[Foundation-l] precisions about the recent WMF "fair use" decision
David.Monniaux at free.fr
Thu Feb 8 22:24:08 UTC 2007
Kat Walsh said:
" There are some works, primarily historically important photographs and
significant modern artworks, that we can not realistically expect to be
released under a free content license, but that are hard to discuss in
an educational context without including the media itself. "
I do agree that there are various kinds of important situations that, in
order to be properly discussed in an educational fashion, need a
photograph (or at least, omitting one reduces significantly the interest
of the article).
To me, these include, among others:
* recent works of art
* military operations and hardware
(this list is non exhaustive, I'm just taking examples).
In all the cases in the above list, we can include written descriptions
(this is what people used to do before it was easy to reprint pictures).
However, having images is profitable. Also, in all those cases, there is
little hope that we should get "free" photographs, simply because of we
will not obtain an authorization from the artist or because our
photographers will not be allowed to photograph inside the museum, or
inside a war theater, or a spacecraft.
The usual answer (at least on these mailing-list) on such cases is that
we should delete the pictures, and it's the fault of the artist or the
organizations that could have authorized some free pictures if we don't
have pictures in the article about their activities. In a sense, that
makes sense: we're effectively devoting some free space to describe what
they do, so they should be graceful and give us a photograph.
Now, it seems (but I may be mistaken, and this is why I'm asking for
precisions) that we may carve an exemption for "significant modern
I suspect that the adjective "significant" was added so as to exclude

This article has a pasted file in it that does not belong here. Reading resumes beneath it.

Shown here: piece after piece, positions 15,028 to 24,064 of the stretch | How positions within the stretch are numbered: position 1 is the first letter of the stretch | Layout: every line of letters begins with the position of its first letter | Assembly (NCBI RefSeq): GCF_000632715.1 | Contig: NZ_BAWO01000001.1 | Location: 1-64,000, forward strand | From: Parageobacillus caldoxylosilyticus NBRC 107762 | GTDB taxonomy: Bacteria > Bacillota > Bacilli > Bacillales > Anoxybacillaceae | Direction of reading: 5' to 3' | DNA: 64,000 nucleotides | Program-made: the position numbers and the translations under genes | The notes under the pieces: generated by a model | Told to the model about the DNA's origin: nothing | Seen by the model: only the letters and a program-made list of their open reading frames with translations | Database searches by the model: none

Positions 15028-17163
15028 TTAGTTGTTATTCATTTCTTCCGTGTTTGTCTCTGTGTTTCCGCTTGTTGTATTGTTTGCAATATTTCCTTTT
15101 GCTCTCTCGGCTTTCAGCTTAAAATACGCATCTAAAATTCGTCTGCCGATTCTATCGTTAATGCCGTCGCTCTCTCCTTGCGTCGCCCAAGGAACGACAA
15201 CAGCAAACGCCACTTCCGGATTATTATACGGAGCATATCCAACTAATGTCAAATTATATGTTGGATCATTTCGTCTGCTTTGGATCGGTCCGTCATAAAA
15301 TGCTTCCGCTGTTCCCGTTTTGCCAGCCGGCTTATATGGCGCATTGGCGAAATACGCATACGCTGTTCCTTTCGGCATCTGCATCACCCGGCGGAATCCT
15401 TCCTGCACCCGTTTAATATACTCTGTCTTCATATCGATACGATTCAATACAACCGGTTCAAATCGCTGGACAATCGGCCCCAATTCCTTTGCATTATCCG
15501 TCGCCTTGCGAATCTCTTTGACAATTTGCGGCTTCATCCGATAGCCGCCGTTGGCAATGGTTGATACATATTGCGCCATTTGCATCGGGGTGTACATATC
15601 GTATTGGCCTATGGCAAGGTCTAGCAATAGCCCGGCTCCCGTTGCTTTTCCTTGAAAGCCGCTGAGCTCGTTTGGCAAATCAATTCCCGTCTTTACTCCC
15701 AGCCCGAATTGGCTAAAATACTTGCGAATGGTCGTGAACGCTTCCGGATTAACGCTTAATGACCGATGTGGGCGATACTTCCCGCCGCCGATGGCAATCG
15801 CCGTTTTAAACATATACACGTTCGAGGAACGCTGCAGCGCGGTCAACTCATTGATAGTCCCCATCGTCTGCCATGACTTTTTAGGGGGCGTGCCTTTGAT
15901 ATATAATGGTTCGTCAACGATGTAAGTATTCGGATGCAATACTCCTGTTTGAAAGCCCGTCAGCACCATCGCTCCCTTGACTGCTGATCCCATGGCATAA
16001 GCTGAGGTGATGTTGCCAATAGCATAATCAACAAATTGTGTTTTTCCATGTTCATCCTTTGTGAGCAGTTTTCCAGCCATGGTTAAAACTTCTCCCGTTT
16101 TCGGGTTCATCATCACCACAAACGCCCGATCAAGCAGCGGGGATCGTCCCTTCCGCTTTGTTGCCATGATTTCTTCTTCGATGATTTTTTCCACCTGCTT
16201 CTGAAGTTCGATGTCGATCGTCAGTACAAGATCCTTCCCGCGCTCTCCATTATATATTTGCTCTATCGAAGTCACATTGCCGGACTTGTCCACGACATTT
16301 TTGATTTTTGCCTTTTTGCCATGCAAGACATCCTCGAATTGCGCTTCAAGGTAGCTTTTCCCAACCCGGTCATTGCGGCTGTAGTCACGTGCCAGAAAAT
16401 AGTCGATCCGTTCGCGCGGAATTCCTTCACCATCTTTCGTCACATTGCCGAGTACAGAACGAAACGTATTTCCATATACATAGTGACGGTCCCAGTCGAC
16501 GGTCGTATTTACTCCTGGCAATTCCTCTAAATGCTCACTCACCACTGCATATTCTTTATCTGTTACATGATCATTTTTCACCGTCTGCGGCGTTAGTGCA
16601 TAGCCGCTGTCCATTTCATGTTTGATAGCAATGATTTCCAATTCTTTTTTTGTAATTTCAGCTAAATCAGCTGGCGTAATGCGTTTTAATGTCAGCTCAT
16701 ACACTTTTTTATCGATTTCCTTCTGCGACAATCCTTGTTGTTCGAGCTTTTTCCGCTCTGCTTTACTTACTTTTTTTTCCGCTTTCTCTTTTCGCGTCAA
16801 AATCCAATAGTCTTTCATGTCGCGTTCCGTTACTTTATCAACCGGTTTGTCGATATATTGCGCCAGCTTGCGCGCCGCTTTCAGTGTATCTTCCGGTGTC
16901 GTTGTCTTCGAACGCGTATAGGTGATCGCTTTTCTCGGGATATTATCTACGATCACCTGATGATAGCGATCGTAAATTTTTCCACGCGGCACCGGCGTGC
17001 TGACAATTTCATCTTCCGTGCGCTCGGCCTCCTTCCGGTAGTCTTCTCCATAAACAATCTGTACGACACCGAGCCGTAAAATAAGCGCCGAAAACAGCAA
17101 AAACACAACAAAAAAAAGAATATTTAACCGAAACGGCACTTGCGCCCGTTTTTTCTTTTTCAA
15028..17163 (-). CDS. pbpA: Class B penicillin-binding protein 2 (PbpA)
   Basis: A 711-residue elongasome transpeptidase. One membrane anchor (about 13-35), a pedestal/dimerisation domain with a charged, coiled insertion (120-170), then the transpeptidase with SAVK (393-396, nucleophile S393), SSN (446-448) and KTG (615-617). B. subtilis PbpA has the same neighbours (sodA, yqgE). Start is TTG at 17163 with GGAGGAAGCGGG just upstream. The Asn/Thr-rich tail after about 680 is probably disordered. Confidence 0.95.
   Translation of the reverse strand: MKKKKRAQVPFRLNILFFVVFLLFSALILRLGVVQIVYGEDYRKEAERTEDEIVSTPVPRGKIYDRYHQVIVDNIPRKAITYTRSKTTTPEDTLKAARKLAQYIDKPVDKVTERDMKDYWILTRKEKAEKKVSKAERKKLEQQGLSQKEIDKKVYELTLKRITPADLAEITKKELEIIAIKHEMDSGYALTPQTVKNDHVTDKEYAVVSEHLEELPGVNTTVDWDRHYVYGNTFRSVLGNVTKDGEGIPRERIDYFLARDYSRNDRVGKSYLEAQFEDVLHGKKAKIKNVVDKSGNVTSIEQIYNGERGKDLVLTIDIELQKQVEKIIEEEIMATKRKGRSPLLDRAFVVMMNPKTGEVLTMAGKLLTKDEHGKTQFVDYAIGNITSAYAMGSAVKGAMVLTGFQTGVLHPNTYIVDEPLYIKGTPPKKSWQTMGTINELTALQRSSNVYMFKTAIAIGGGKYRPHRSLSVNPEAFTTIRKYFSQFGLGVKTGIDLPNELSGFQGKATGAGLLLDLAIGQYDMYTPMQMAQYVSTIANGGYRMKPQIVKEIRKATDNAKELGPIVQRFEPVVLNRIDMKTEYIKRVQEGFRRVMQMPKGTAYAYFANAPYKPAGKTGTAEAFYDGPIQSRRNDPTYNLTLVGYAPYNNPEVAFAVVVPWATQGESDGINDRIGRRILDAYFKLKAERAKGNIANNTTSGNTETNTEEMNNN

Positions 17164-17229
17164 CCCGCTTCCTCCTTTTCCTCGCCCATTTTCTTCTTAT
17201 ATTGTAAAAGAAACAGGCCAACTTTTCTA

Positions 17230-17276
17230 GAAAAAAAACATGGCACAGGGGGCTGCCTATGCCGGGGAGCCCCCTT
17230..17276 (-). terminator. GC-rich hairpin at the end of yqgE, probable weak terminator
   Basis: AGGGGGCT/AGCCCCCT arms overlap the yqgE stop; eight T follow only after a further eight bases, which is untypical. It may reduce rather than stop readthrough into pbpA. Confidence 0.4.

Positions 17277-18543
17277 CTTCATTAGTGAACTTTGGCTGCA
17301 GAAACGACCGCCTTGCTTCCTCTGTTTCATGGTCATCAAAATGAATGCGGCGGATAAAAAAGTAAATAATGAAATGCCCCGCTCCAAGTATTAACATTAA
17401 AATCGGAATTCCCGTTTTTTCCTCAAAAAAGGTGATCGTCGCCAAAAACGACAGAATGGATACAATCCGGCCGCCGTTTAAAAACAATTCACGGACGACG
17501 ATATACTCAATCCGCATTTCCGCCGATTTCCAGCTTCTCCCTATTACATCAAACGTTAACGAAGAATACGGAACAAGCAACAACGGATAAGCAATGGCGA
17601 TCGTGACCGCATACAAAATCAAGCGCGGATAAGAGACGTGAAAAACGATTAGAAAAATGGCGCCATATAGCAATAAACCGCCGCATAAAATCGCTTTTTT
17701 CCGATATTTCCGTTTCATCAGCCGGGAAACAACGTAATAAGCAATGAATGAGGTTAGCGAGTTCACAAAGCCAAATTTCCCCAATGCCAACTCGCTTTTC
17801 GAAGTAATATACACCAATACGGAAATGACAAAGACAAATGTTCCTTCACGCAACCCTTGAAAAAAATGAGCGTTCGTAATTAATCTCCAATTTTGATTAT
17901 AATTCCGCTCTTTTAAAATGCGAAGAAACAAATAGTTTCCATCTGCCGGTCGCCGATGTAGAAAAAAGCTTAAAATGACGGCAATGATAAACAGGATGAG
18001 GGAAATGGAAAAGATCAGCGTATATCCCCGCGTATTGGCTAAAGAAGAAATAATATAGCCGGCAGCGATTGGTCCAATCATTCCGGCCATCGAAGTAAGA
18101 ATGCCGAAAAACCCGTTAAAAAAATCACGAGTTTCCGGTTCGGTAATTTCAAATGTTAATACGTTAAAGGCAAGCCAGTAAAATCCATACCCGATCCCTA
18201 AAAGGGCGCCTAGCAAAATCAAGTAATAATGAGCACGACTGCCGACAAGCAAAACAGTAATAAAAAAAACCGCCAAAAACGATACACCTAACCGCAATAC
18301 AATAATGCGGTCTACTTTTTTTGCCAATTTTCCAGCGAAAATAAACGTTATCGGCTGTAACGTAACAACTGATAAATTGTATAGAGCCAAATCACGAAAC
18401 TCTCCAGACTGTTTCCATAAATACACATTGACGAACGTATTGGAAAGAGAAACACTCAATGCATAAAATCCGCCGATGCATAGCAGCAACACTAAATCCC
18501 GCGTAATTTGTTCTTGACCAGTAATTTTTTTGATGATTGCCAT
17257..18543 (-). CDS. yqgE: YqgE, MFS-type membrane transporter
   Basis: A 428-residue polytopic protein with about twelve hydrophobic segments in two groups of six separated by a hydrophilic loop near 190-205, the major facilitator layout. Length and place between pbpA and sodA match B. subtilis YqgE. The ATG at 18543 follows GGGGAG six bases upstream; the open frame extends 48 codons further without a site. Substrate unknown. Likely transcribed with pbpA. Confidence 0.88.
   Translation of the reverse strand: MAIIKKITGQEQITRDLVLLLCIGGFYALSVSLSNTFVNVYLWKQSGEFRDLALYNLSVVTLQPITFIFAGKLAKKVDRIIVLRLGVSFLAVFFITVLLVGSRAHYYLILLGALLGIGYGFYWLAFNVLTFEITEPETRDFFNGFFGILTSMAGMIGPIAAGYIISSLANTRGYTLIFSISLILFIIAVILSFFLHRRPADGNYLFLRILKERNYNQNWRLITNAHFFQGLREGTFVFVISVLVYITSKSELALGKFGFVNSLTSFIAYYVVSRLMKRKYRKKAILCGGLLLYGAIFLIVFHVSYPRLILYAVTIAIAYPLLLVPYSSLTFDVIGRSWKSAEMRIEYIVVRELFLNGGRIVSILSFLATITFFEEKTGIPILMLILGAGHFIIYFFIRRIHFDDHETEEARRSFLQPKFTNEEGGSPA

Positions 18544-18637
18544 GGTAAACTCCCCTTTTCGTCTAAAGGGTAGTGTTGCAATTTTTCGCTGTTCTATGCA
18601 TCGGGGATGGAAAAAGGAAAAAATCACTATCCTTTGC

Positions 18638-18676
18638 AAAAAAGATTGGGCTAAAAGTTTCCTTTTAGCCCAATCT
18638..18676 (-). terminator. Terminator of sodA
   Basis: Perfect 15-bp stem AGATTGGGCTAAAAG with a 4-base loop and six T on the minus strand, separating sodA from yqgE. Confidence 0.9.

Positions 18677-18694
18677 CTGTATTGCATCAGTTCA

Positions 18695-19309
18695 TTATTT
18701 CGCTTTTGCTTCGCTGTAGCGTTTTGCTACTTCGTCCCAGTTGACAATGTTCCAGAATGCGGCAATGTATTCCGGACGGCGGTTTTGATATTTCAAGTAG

all the album covers and other "pop culture" artwork, and that what is
meant is that we should have, say, photographs of Picasso's Guernica and
To me, this is troubling. An article discussing a painting on Wikipedia
is, in effect, free advertisement for a number of people:
* the museum owning the painting, because it attracts visitors
* the artist's family, in countries with a _droit de suite_ (this is a
clause in EU law that says that under some circumstances and within a
limited period of time, the artist or its heirs obtain a little share of
the resale price of the works of the artist).
These people can authorize free pictures.
Thus, I'm puzzled: it seems that we're doing a favor to museums and the
heirs of various "modern artists", and supporting the speculation that
declares that certain works are more "significant" than others, without
any support from the people whose work we promote.
As an example, I remember processing some emails on behalf of the
Foundation: some artist wanted us to carry pictures of his work, but at
the same time didn't want to give a free license. In short, he wanted us
to give them free promotion without giving something back. (I'm unsure
whether this artist would be considered "significant", but he apparently
considered himself to be so.)
I would thus be glad if we could have some clarification about the
extent of this exemption for fair use, and why we seem to give 'carte
blanche' for "significant modern art".
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